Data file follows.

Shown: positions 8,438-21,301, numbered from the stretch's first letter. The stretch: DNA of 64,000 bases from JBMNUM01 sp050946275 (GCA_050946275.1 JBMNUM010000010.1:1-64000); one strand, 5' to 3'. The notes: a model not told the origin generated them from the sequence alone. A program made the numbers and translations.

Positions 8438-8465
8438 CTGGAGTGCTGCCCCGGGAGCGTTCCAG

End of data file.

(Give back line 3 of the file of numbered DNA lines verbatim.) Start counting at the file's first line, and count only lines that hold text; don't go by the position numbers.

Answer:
8438 CTGGAGTGCTGCCCCGGGAGCGTTCCAG